A forecast increase in microfinance non-performing loans (NPL) ratios in Cambodia is set to remove a key prop of the industry case for the defense.
Explosive growth means that as of March 2023, Cambodia’s microloan portfolio had risen to more than $16 billion, nearly half of the country’s GDP. The tendency of microfinance NPLs to increase amid fast growth in lending is well known to economists. Back in the 1990s, the late World Bank economist J. D. Von Pischke argued that low NPL rates are often based on earlier, smaller portfolio sizes with less risky borrowers. As lending increases, the cumulative proportion of risky loans and NPLs mechanically increases as a proportion of the portfolio.
Microfinance lenders everywhere have an in-built incentive to obscure or under-report NPLs. Such problem loans make new investment harder to attract, and public knowledge of write-offs creates an incentive to refuse to pay. ACLEDA, one of Cambodia’s largest microfinance lenders, reported an NPL ratio of 2.9 percent in 2022. A separate category before a loan is classed as an NPL is called “special mention.” Such loans at ACLEDA more than doubled to $60 million in 2022. The bank doesn’t break down the “cohorts” or “tranches” showing when the NPLs were made which, as Von Pischke argued back in the 1990s, would give more clarity.
None of the three economists who I contacted doubted that Cambodian NPL ratios are likely to rise. “We expect NPLs to increase for the entire finance sector in 2023, including microfinance institutions,” driven by the economic slowdown, said Stephen Higgins, managing partner of Mekong Strategic Capital in Cambodia. “This reflects what we are seeing in Credit Bureau arrears data, which provides a pretty accurate picture.”
Forbearance measures by the Cambodian authorities during the COVID-19 pandemic allowed the NPL ratio to be contained, says Eve Barré, an economist with French credit insurer Coface in Singapore. The current level of NPLs “may be underestimated, partly because performing restructured loans during the forbearance period have been allowed to maintain their classification.” There is a “considerable risk” of a higher NPL ratio in the dollarized Southeast Asian economy amid rising U.S. interest rates, Barré added.
Data collated from 2022 annual reports at Cambodian MFIs and microfinance-oriented banks by the M-CRIL consultancy and provided by CEO Sanjay Sinha finds that loans deemed “at risk” have increased by between 150 percent and 300 percent since 2021. M-CRIL, based in India, has completed a study on microfinance impact commissioned by the Cambodia Microfinance Association, which has yet to be published.
The impact on households of excessive debt levels is shown in research published by Equitable Cambodia and LICADHO last month. The research was based on surveys of 717 households in Kampong Speu, which between them have taken 1,745 loans over the last 10 years. More than two-thirds of all borrowers considered that their households had too much debt, with 27.3 percent of respondents spending more than 70 percent of their monthly income on debt repayments.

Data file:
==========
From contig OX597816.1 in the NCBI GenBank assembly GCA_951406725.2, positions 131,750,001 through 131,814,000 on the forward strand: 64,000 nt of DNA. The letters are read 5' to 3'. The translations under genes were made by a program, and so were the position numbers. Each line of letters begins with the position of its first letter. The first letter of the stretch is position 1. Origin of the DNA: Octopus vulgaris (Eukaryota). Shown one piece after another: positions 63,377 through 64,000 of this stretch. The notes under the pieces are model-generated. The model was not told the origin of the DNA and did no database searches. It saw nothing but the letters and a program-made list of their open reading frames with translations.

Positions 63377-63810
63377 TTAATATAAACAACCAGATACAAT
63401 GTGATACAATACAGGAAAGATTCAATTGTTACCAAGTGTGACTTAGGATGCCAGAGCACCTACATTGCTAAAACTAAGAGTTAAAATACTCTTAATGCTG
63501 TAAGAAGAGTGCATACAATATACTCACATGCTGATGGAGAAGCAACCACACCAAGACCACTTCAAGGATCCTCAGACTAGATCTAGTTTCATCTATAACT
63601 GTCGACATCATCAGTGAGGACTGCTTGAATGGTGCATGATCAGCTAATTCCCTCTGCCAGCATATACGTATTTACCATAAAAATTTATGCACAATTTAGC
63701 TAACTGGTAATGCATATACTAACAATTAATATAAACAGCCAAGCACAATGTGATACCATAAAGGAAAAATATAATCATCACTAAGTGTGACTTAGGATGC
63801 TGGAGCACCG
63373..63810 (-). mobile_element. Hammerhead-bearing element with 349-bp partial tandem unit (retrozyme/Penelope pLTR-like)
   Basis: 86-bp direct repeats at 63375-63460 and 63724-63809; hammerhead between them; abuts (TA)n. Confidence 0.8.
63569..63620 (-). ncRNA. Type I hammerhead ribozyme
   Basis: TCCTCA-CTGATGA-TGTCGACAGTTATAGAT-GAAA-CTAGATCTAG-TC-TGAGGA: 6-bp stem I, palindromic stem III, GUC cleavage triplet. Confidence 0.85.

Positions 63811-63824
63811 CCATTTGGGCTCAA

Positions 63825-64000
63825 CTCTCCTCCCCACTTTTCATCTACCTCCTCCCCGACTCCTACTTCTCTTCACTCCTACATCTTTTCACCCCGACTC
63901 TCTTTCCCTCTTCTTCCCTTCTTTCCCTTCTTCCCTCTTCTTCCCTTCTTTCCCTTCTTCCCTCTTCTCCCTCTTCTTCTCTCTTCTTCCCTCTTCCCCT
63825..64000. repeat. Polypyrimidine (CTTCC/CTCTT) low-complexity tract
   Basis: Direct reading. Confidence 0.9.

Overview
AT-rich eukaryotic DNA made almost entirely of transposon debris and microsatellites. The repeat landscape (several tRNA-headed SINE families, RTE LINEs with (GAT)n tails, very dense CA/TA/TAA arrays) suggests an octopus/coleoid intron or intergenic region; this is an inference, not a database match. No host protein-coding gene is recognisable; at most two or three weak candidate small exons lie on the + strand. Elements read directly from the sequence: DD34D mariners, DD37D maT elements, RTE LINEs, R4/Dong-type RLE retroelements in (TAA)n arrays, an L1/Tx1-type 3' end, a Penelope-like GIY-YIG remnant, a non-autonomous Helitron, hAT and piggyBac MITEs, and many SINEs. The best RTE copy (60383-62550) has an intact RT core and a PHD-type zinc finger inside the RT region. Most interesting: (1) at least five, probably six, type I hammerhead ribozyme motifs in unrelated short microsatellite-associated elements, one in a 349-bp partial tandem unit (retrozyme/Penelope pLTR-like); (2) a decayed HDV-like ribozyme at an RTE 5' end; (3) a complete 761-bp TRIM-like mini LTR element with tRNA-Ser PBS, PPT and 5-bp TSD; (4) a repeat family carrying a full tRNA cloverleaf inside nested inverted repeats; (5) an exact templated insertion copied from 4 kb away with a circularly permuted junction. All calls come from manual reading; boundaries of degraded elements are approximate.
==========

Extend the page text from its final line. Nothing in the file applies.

The only legal way for a lender to collect collateral is through the Cambodian courts, but only 3.2 percent of respondents thought that this would happen in the event of a foreclosure. Most borrowers believed their land would be seized either by local authorities (40.7 percent), or credit officers (32.5 percent). This confirms earlier findings from researchers including W. Nathan Green that most microfinance loan cases are too expensive to take to Cambodia’s courts, meaning that borrowers must effectively negotiate with local authorities without due legal process. Village chiefs call the shots. Credit officers get much of their price information from the chiefs, who sign off on land transactions and report the prices which are then used for tax collection.
More than 92 percent of the survey respondents had to provide at least one land title as collateral for a microloan, and 6.1 percent of households had sold land at least to meet repayments. Child labor is a direct consequence of excess debt: 3 percent of households had at least one child drop out of school due to micro-loans, and 51 children under 18 were found to be working to help their families make repayments.
By 2022, “borrowing to repay” had become the single most common reason for taking a new loan, accounting for 35 percent of new loans taken. “Any investor who remains skeptical of widespread and serious human rights abuses in Cambodia’s microfinance sector in 2023 is wilfully ignoring the evidence,” the report says.